NASA wants to release bees on Mars.
Since real bees would die pretty quickly in the red planet's thin atmosphere, the space agency is proposing packing its next rover with a swarm of what it's calling 'Marsbees'.
"Marsbees are robotic flapping wing flyers of a bumblebee size with cicada-sized wings," NASA said in a statement on its website.
"The Marsbees are integrated with sensors and wireless communication devices. The mobile base can act as a recharging station and main communication centre."
The benefits tiny cube-shaped bees have over car-sized rovers could be numerous. They're light and easy to pack into tight payloads, and if one malfunctions it's not the end of the mission.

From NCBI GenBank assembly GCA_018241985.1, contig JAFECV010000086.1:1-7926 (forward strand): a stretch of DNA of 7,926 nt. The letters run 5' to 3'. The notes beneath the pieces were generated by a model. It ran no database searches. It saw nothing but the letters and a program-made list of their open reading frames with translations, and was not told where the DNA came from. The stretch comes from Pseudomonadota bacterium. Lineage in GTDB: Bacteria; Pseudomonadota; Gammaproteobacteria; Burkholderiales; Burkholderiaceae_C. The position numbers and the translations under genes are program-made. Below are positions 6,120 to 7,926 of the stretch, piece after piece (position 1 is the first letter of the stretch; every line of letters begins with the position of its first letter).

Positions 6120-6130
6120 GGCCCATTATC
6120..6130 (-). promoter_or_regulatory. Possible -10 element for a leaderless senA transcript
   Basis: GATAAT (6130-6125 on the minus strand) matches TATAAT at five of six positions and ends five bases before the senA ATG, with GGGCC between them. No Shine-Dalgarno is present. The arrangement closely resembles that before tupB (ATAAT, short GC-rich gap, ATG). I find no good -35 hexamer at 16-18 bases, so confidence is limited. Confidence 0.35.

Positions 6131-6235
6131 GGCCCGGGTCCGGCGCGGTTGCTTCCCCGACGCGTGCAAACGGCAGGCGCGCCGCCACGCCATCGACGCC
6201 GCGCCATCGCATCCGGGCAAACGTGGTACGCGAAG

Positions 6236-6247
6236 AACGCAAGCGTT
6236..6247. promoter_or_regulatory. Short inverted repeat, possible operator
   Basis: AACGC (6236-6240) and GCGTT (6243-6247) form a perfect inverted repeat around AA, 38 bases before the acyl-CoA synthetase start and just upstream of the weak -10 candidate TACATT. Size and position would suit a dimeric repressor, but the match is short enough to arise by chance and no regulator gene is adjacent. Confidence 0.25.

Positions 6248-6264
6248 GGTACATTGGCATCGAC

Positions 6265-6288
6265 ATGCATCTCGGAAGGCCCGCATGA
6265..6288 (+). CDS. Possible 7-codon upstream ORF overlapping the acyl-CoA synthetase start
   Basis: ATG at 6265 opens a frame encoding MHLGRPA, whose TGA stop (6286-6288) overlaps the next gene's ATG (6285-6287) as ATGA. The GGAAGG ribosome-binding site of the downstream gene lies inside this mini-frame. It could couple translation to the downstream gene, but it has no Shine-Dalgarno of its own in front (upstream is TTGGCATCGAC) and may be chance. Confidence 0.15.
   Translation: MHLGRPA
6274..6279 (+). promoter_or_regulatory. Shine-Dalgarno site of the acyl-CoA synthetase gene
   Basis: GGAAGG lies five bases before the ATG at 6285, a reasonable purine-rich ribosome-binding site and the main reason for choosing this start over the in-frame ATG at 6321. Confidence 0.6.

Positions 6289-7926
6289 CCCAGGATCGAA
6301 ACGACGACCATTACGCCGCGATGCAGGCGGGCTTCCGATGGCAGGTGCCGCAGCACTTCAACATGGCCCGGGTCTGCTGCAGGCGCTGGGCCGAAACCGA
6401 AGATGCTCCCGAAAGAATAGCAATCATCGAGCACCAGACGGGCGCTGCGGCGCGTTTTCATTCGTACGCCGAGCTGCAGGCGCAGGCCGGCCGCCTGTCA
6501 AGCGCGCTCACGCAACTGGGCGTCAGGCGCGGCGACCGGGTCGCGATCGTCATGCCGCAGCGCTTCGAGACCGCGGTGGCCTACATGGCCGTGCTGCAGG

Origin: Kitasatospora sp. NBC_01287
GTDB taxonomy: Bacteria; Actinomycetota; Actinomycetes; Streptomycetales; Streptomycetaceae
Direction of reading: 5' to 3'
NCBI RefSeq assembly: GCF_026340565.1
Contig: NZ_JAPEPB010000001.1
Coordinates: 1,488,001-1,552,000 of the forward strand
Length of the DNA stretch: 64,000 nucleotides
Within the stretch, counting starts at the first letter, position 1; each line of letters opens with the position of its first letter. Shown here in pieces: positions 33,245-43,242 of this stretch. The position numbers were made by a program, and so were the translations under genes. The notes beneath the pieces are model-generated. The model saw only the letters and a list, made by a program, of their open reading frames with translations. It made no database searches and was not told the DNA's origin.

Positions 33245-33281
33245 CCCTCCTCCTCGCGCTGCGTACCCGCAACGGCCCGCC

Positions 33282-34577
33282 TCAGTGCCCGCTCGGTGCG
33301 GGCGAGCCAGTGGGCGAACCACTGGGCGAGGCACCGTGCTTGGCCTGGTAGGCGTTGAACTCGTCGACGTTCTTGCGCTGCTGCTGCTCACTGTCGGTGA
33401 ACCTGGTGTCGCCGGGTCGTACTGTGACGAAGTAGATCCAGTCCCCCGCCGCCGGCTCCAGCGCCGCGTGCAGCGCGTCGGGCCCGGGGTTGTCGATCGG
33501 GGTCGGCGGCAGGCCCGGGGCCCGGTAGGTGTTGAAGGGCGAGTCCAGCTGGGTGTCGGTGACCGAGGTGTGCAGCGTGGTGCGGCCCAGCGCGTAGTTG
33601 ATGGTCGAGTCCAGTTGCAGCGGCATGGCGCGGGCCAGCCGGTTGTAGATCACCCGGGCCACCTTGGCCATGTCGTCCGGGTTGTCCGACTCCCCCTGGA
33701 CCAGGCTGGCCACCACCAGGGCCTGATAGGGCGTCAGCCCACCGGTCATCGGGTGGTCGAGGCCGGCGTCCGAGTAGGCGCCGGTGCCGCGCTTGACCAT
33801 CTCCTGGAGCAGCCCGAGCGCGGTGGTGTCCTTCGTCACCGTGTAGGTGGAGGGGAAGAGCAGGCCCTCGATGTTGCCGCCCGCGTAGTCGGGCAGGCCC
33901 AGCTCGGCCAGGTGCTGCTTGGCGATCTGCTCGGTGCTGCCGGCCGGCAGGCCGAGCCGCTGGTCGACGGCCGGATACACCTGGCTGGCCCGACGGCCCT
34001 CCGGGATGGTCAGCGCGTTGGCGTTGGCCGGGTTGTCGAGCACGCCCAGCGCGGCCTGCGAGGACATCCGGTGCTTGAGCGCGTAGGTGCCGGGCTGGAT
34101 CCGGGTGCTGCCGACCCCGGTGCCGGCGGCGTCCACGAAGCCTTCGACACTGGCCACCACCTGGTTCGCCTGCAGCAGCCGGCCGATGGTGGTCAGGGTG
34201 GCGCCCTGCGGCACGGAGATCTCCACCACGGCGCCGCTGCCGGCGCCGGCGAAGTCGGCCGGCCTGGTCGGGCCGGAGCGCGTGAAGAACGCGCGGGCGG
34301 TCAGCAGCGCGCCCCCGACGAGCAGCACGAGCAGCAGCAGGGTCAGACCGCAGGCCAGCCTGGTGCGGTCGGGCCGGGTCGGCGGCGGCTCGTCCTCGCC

"Our preliminary numerical results suggest that a bumblebee with a cicada wing can generate sufficient lift to hover in the Martian atmosphere," said team member Chang-kwon Kang of the University of Alabama.
They'll be able to fly high and give scientists a better view of Mars, much like drones do on Earth.
NASA is collaborating on the project with scientists in Japan, who are already testing a first-generation swarm.
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